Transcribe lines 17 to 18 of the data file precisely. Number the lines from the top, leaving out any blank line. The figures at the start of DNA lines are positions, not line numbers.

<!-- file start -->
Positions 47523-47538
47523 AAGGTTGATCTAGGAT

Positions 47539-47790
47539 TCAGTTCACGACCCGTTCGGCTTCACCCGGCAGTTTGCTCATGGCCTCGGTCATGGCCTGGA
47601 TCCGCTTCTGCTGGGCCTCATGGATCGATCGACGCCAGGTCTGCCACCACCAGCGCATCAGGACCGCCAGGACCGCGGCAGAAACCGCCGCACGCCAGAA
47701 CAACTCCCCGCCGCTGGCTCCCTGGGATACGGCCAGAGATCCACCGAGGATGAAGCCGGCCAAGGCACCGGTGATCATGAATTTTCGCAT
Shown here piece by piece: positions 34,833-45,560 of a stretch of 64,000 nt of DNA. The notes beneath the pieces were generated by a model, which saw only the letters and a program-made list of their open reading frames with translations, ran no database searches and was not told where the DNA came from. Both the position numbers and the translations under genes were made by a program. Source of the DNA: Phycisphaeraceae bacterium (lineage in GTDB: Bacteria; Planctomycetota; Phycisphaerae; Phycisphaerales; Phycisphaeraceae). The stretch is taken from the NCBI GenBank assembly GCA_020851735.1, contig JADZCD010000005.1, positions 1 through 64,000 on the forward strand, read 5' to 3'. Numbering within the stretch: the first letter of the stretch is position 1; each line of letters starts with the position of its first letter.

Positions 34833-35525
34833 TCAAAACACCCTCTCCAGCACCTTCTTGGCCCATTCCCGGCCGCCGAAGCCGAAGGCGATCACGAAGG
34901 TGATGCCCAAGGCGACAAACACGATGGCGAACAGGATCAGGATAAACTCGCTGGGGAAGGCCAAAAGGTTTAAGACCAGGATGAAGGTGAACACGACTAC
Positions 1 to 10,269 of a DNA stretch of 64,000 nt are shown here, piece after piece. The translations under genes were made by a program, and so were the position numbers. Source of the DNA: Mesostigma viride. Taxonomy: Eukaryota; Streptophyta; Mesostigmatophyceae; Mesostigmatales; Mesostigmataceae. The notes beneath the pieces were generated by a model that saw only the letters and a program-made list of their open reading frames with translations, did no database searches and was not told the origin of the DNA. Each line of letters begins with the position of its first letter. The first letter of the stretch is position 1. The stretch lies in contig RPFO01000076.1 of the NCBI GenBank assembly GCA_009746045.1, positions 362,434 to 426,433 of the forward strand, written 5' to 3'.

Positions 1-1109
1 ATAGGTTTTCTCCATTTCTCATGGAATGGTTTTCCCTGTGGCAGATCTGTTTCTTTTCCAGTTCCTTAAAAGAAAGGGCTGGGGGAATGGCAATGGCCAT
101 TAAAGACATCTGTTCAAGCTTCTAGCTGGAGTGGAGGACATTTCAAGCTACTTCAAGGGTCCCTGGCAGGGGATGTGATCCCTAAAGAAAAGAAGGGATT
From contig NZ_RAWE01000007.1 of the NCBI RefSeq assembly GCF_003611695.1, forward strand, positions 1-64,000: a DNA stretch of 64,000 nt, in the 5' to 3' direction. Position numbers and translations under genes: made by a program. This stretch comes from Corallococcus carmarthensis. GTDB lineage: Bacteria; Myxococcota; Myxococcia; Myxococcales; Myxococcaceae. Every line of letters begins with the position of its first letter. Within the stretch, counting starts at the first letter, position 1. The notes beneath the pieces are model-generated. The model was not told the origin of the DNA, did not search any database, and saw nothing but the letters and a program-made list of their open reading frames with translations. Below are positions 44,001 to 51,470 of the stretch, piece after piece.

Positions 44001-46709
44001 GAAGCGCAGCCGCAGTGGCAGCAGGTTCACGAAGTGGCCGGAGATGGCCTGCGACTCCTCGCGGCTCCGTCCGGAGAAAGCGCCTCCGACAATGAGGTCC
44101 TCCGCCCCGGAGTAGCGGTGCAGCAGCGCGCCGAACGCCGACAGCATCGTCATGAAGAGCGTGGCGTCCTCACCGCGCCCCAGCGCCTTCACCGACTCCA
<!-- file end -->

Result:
44001 GAAGCGCAGCCGCAGTGGCAGCAGGTTCACGAAGTGGCCGGAGATGGCCTGCGACTCCTCGCGGCTCCGTCCGGAGAAAGCGCCTCCGACAATGAGGTCC
44101 TCCGCCCCGGAGTAGCGGTGCAGCAGCGCGCCGAACGCCGACAGCATCGTCATGAAGAGCGTGGCGTCCTCACCGCGCCCCAGCGCCTTCACCGACTCCA